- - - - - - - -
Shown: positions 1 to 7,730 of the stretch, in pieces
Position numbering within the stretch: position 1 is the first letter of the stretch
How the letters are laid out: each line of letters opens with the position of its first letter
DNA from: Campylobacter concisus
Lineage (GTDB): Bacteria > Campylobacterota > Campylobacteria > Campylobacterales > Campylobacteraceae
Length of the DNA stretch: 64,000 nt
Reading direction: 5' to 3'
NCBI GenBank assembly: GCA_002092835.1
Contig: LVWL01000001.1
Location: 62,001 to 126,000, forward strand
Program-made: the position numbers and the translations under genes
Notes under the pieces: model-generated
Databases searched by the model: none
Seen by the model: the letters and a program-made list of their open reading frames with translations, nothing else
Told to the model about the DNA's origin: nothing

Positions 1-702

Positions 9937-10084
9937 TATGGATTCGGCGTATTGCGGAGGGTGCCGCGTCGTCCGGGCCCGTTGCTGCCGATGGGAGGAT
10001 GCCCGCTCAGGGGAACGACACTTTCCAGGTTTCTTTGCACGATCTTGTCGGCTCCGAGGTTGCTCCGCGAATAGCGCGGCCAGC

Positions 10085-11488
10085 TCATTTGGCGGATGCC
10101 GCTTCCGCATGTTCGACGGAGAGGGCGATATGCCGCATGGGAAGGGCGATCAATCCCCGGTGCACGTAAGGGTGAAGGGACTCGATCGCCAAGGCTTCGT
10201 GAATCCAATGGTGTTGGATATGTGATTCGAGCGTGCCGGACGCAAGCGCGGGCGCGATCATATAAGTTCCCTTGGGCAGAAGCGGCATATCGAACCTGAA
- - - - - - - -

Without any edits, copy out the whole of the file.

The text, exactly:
Shown: positions 1 to 7,730 of the stretch, in pieces
Position numbering within the stretch: position 1 is the first letter of the stretch
How the letters are laid out: each line of letters opens with the position of its first letter
DNA from: Campylobacter concisus
Lineage (GTDB): Bacteria > Campylobacterota > Campylobacteria > Campylobacterales > Campylobacteraceae
Length of the DNA stretch: 64,000 nt
Reading direction: 5' to 3'
NCBI GenBank assembly: GCA_002092835.1
Contig: LVWL01000001.1
Location: 62,001 to 126,000, forward strand
Program-made: the position numbers and the translations under genes
Notes under the pieces: model-generated
Databases searched by the model: none
Seen by the model: the letters and a program-made list of their open reading frames with translations, nothing else
Told to the model about the DNA's origin: nothing

Positions 1-702

Positions 9937-10084
9937 TATGGATTCGGCGTATTGCGGAGGGTGCCGCGTCGTCCGGGCCCGTTGCTGCCGATGGGAGGAT
10001 GCCCGCTCAGGGGAACGACACTTTCCAGGTTTCTTTGCACGATCTTGTCGGCTCCGAGGTTGCTCCGCGAATAGCGCGGCCAGC

Positions 10085-11488
10085 TCATTTGGCGGATGCC
10101 GCTTCCGCATGTTCGACGGAGAGGGCGATATGCCGCATGGGAAGGGCGATCAATCCCCGGTGCACGTAAGGGTGAAGGGACTCGATCGCCAAGGCTTCGT
10201 GAATCCAATGGTGTTGGATATGTGATTCGAGCGTGCCGGACGCAAGCGCGGGCGCGATCATATAAGTTCCCTTGGGCAGAAGCGGCATATCGAACCTGAA